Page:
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Report: digitally accessible and understandable information, promoting cross-border cooperation on enforcement and information exchanges needed to encourage workers and employers to follow posting rules in the construction sector

Published date

ELA published today a report concerning information provision, enforcement, social security coordination and cooperation between Member States in relation to posting of workers in the EU construction sector.

Press release

The study identifies a number of shortcomings in enforcement and awareness raising activities as well as measures to overcome these shortcomings. It also includes cross-border matching initiatives to address labour market imbalances in the sector. The findings of the study are significant for ELA as a guidance on how to improve its support to Member States in these activities.

ELA published today a report concerning information provision, enforcement, social security coordination and cooperation between Member States in relation to posting of workers in the construction sector. The study, which findings are presented in the report, was conducted between October 2022 and May 2023.

The study shows that the most prevalent violations and abusive practices include the establishment of letterbox companies, non-compliance with working conditions, bogus self-employment, fraudulent PD A1 (Portable Document A1) usage and fraudulent posting of third country nationals. Labour inspectorates can inspect and sanction these violations and abusive practices, but they often lack sufficient financial and staff resources, and experience difficulties in identifying some factual elements in such posting contexts (e.g. place of registration of undertakings, number of contracts performed, whether or not the posted workers return to or are expected to resume working in the sending Member State) to properly carry out their inspection activities. Furthermore, imposition of sanctions and their effective implementation can be difficult in a cross-border situation.

The report identified several measures that could prevent non-compliance with the rules. These include the provision of social ID cards to posted workers, subcontracting chain liability schemes to make it possible to identify the actors in those chains, limitations on subcontracting and specific public procurement rules.

Another measure is information and awareness raising among workers and employers. The Member States, together with social partners and the European Commission, have in the past launched several measures to better diffuse information to workers and employers about their rights and obligations in a posting context. Despite this, workers and employers in the construction sector are still not considered to be well informed. Moreover, major deficiencies in the communication tools and methods have been identified, leading to confusion and difficulty in accessing relevant information, for instance use of complex legal language, lack of translations, and scattered sources of information.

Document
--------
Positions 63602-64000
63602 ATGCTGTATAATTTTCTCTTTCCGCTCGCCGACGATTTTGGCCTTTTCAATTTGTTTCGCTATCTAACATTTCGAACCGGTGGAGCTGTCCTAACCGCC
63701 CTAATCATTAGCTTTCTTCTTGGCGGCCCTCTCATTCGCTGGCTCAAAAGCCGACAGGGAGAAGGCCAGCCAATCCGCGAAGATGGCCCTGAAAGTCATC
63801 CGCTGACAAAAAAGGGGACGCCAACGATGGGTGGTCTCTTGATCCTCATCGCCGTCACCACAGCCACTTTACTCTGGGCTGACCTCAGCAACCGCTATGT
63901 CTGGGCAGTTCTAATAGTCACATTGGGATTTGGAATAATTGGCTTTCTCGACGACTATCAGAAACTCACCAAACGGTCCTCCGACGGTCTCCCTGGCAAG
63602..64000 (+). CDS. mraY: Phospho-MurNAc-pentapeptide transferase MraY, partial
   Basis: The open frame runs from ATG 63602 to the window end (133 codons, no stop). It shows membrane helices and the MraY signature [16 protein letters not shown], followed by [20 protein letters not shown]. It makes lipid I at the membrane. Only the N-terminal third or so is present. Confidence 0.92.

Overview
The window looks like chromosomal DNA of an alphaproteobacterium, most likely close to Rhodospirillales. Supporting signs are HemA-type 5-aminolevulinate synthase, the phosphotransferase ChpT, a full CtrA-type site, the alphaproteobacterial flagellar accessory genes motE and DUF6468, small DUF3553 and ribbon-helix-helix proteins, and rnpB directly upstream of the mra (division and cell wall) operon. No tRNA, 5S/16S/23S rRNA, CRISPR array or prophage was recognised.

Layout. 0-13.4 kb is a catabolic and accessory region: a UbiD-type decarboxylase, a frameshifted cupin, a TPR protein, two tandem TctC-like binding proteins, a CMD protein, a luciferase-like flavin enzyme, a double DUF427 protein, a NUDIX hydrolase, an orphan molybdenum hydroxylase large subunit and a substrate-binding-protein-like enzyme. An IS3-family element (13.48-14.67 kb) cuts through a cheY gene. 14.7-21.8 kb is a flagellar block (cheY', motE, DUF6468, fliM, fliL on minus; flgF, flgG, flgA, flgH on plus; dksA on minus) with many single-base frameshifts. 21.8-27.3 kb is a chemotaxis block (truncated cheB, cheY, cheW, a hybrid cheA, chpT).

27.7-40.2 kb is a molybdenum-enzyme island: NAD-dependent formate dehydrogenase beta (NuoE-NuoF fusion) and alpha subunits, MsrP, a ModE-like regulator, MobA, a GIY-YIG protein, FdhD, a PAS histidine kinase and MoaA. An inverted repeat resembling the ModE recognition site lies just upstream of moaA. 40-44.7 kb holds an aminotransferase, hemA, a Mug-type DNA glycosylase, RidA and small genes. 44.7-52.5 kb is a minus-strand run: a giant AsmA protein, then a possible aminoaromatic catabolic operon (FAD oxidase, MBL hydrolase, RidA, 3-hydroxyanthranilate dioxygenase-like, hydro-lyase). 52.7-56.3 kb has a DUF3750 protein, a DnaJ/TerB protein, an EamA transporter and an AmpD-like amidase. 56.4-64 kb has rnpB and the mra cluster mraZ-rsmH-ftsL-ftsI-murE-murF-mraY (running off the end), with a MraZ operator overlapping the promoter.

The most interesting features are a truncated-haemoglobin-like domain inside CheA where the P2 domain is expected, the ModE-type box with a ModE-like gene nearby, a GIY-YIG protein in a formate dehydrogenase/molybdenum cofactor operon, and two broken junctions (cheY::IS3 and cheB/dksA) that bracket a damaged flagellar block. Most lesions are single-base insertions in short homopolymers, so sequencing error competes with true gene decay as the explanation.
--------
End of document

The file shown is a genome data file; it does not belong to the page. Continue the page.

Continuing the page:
While the EU construction sector is facing significant labour and skill shortages, this problem needs to be addressed. Member States have already implemented various cross-border initiatives, including skills development, training opportunities and cross-border cooperation. There are also several initiatives to make recruitment of third-country nationals possible, often through bilateral agreements with third countries.

ELA can play a role to improve the enforcement of and adherence to posting rules in Member States in the construction sector. ELA can raise awareness among workers and employers and contribute to the improvement of data collection on labour mobility in the construction sector.


ELA report on Construction sector: issues in information provision, enforcement of labour mobility law, social security coordination regulations, and cooperation between Member States

This study analyses challenges related to the enforcement of labour mobility and social security laws in the construction sector, with a specific focus on the posting of workers. 

English (1.79 MB - PDF)

Background information

The construction sector plays a vital role in the EU economy, employing approximately 13 million people and contributing around 5.5 % to the gross value added (GVA). In 2021, around one in four portable documents A1 (PDs A1) issued was granted for services in the EU construction sector. This amounts to an approximate estimate of 833 000 PDs A1 issued in the sector. Germany was the primary receiving country for posted workers in the EU construction sector, while Poland was the main sending country. The 2021 figures indicated a recovery from the COVID-19 pandemic in most Member States as far as the number of postings was concerned. A relatively high rate of third country nationals (TCNs) are employed in the EU construction sector and posted to other Member States than their own Member State of residence. These TCNs face some specific challenges compared to other posted workers, such as dependence on employers for work permits, language barriers, irregular employment, non-payment of social contributions and more exposure to occupational health and safety risks.

The ELA Strategic Analysis series keeps track of emerging trends, challenges and loopholes in the areas of labour mobility and social security coordination. It includes in-depth analyses and studies that investigate specific issues, recurring problems and sector-specific challenges.

Press contacts

Pia Fallström Mujkic

European Labour Authority
Communications Team Leader & Spokesperson
pressatela [dot] europa [dot] eu (press[at]ela[dot]europa[dot]eu)